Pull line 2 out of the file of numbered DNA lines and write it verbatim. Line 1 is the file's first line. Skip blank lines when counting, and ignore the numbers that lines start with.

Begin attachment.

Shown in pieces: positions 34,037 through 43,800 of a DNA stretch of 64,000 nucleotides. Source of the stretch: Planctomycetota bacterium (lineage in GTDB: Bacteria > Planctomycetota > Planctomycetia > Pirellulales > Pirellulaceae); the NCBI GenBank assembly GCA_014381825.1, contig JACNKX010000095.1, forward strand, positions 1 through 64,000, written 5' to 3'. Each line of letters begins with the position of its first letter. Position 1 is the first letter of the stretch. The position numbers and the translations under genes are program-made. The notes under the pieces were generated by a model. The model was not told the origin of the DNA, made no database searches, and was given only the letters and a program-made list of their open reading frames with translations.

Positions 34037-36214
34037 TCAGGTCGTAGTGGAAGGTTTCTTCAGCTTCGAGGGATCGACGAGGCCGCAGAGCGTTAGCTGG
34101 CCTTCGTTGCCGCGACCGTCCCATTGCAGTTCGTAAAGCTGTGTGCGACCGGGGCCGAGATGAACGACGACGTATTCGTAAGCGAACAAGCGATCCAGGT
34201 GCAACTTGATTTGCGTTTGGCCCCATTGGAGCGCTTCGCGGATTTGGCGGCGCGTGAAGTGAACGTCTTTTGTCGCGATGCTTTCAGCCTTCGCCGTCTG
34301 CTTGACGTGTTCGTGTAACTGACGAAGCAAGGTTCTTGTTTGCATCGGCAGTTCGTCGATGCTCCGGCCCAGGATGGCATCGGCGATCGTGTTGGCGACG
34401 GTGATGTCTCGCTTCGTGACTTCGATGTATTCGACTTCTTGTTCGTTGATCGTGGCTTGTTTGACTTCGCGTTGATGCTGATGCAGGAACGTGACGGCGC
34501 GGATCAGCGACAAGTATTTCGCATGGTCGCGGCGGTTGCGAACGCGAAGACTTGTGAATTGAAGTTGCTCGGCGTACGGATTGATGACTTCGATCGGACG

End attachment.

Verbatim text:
Positions 34037-36214